Out of all the leadership traits, the most valuable is the ability to develop and multiply more people into leadership positions. According to leadership expert and best-selling author John C. Maxwell, multiplying leaders is “the single greatest investment you can make because it produces the single greatest return.”
When organizations rely on the genius of one person, they find success is a constant battle. Entrepreneurs who try to lead every aspect of the business cap out on their growth and personal freedom. Micromanagement can also lead to increased stress, turnover, disengagement, burnout, and low morale. For example, in My Way or the Highway, a survey conducted by Trinity Solutions found 79 percent of workers experienced micro-managerial behavior. As a result, 69 percent of respondents said this made them consider leaving their current job.
It goes without saying, as a business grows, so should its people. By becoming a multiplying leader who ignites passion and vision in others, business owners and executives can successfully guide the development of the company and those within it.
This list of leadership qualities identifies the characteristics to grow within yourself, so you can grow them in others. Below, learn the leadership traits of a multiplying leader.
Practicing accountability is one of the most important leadership traits a multiplying leader builds into their company’s culture. Creating an environment where leaders and employees acknowledge their errors and develop a course of action for fixing them builds transparency and respect among team members.
Additionally, when a business owner, executive, or manager takes ownership of their actions or words, they lead by example. As a result, the facade of perfectionism within the workplace quickly crumbles. Researcher and best-selling author Brené Brown tells Forbes in an interview, “Most of us don’t trust perfect and that’s a good instinct . . . Perfectionism is not the key to success. In fact, research shows that perfectionism hampers achievement.”
Instead, Brown suggests eliminating shame from a workplace by replacing it with vulnerability. As Jocko Willink writes in Extreme Ownership, “Open conversations build trust. Overcoming stress and challenging environments builds trust. Working through emergencies and seeing how people react builds trust.” While these emotions can elicit uncomfortable responses, being vulnerable and honest strengthens team bonds.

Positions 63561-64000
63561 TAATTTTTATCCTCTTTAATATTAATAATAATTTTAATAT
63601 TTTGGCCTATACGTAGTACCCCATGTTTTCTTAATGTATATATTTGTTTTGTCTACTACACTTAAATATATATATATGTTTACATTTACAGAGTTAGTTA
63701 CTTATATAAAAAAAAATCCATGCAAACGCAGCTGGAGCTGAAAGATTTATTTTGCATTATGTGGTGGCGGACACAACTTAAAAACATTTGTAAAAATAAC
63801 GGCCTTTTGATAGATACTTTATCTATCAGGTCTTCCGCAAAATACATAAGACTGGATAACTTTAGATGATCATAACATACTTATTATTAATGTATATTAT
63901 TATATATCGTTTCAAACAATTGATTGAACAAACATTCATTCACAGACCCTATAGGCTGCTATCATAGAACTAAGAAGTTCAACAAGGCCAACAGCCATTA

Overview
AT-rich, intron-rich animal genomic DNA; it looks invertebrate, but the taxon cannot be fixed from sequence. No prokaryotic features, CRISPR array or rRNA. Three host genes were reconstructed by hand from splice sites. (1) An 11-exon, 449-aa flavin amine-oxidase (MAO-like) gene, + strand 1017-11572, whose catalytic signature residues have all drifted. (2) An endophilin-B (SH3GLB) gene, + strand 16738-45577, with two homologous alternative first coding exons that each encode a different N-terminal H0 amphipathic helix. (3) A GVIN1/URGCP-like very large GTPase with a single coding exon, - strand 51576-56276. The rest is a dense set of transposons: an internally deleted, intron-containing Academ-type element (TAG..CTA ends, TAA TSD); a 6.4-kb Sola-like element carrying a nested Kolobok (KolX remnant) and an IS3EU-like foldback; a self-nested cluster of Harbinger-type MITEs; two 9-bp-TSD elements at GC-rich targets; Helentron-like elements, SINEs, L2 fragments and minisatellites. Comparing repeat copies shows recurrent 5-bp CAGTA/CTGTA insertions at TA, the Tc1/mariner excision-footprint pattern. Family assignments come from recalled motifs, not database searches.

Practice Gratitude and Celebrate Wins
One of the best leadership practices is giving thanks and acknowledgment for work well done. According to research conducted by Gallup, “Workplace recognition motivates, provides a sense of accomplishment and makes employees feel valued for their work.” In contrast, lack of recognition and appreciation causes turnover, disengagement, and low levels of productivity.
Multiplying leaders emphasize moments that build team unity. Collectively celebrating individual or team wins recognizes people for their hard work. Additionally, it makes employees feel valued and more closely bonded to those they work with. Maximizing joy within the workplace not only enriches peoples’ lives, it also engages employees with their work, thus leading to higher productivity. In other words, leaders can’t go wrong by creating happier workplaces.
Lead a Mission of Just Cause
A top leadership trait is being powerfully motivated to fulfill a mission that’s larger than any personal gain. Articulating a company mission in a clear, inspiring way is key for multiplying leaders. If you can’t tell a purpose-driven person what they’re fighting for and why, they’ll search for another person they can join forces with.
Most importantly, mission attracts the right people to work together on a worthy cause. When mission is the focal point of the business, finding team players who believe in and reinforce this cause amplifies organizational impact. For example, hire and cultivate leaders who are motivated by work that helps others. These people exhibit a tendency toward leading with a servant’s heart, which is a core trait.
Create a Culture of Kindness
One of the most desirable attributes of a multiplying leader is the ability to build a team culture of kindness and respect. In fact, without kindness the consequences are dire for organizations: low productivity, office drama, poor collaboration, low morale, decreased employee retention, loss in profits—the list goes on.